Close Call on the Road to Singapore
A comment my brother and I often receive about our trip, now finished, is: “it must have been so dangerous!” as Hollywood-worthy images of jihadists, terrorists, and robbers are conjured up with delicious horror in the minds of the uninitiated. They don’t realize, however, that the chief risk on such a trip (not counting arranged marriage, flat-tire-induced-insanity, or fratricide), is, of course, auto traffic.
Suddenly the hair rose on the back of my neck and my body tensed
True, we didn’t have a lot of close calls (that we know of), but one is prominent in my memory.
Andrew was not with me at the time: he had already left for China, and I was a day’s ride north of Singapore, in southern Malaysia. The sun had long-since set as I moved my gear along the edge of the long, straight, raised highway that led to Johor Baru and the causeways that connect the island city with mainland Asia. I was tired; there was no shoulder, and traffic, though light, moved at a dangerous pace; but I kept on into the night, waiting for the perfect campsite to present itself.
Suddenly the hair rose on the back of my neck and my body tensed; there was whoosh of air and the squeal of rubber. I was fine. A car had passed within inches of my body, and, over-correcting, the driver was in immediate peril of leaving the road. He corrected — once — twice — three times! Would he make it? On the fourth turn, far ahead of me now, he wasn’t so lucky, and I watched as he careened off the road, crashing through a billboard and smashing into what appeared to be an embankment beyond.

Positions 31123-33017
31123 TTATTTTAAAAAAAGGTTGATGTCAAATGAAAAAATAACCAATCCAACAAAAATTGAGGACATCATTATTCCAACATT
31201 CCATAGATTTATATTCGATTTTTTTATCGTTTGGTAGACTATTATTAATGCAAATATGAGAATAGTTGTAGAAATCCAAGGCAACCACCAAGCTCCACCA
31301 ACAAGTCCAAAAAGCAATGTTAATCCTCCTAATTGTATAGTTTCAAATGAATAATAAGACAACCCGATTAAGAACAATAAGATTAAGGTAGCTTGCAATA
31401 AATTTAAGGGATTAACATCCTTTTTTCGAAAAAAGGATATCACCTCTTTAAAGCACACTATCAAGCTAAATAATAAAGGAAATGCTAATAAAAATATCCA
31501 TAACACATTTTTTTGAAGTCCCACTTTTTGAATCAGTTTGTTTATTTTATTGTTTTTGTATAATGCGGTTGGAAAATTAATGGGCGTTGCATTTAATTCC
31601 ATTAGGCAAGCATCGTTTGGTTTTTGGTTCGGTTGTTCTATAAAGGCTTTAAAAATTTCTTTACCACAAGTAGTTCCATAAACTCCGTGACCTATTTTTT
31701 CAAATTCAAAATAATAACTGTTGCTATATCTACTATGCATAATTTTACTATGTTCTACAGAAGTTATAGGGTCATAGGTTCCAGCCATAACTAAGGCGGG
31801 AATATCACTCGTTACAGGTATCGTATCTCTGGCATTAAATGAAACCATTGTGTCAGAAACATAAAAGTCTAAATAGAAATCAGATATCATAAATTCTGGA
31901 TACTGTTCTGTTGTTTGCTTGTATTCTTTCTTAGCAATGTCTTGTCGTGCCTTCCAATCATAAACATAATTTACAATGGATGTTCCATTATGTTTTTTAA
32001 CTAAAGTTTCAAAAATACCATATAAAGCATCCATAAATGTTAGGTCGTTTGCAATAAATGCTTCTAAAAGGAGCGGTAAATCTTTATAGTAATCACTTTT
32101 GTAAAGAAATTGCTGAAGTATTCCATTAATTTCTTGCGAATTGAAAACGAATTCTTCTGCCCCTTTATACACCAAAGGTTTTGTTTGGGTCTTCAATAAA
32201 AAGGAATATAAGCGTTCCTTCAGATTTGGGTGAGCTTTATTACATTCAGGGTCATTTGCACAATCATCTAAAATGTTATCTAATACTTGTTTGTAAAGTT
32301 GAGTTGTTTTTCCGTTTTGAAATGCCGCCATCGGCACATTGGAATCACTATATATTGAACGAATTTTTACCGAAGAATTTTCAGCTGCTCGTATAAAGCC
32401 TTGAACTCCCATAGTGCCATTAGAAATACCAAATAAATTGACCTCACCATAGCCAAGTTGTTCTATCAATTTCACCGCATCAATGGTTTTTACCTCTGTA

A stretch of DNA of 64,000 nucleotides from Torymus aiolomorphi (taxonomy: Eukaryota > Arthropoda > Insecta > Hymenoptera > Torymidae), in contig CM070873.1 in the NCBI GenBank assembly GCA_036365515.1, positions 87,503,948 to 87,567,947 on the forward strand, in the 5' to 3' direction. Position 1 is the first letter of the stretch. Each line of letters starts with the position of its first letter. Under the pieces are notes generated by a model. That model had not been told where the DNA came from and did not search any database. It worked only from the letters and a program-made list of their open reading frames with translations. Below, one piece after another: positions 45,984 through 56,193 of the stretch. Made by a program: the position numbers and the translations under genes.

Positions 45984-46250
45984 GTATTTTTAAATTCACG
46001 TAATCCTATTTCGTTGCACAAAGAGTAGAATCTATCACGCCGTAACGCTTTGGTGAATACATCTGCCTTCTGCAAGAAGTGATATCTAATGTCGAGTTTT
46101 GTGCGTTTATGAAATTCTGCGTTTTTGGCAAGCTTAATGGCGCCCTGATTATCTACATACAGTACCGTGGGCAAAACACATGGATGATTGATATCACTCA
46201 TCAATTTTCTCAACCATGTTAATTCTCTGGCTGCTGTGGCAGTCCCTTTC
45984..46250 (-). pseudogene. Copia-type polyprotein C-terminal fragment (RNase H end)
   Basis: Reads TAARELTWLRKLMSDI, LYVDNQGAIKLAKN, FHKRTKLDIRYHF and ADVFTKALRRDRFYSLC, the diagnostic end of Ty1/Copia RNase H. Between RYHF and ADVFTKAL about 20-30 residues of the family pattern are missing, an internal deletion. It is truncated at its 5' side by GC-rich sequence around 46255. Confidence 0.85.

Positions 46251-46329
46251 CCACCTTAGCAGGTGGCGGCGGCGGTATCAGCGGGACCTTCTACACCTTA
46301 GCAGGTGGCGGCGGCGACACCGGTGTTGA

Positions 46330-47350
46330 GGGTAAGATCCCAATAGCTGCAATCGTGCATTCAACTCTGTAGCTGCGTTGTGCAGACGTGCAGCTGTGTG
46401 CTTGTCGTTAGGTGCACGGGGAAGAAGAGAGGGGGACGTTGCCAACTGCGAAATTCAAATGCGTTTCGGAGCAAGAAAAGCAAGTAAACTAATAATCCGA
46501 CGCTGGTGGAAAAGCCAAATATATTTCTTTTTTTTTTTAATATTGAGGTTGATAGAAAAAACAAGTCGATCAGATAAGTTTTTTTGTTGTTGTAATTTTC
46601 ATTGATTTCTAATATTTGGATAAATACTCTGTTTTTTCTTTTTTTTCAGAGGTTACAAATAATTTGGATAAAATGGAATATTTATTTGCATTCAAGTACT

Malays swiftly crowded around, glaring, speaking rapidly with the driver
It was silent as I slowly approached his vehicle. The lights were still on, and the faint sound of a purring engine reached my ears. The driver climbed out as I came abreast, obviously shaken, unsteady on his feet; the car was a wreak. As he saw me and I asked if he was OK, all he did is wail repeatedly, “I was going to JB, man!”; and eventually condemned me for not having a light on my bike, which, having one in truth, I was swift to point out.
Malays swiftly crowded around, glaring, speaking rapidly with the driver. I was embarrassed, and guilty-feeling, but can’t recall worrying too much about being beaten up by the indignant group. I was worried, however, about the expense my poor driver would be put to, but failed to ask him if had insurance, and left when the police finally arrived and told me to go.I pulled off the road at an outdoor cafe several miles up the road and asked the proprietors, a kind-looking family, to let me stay the night.
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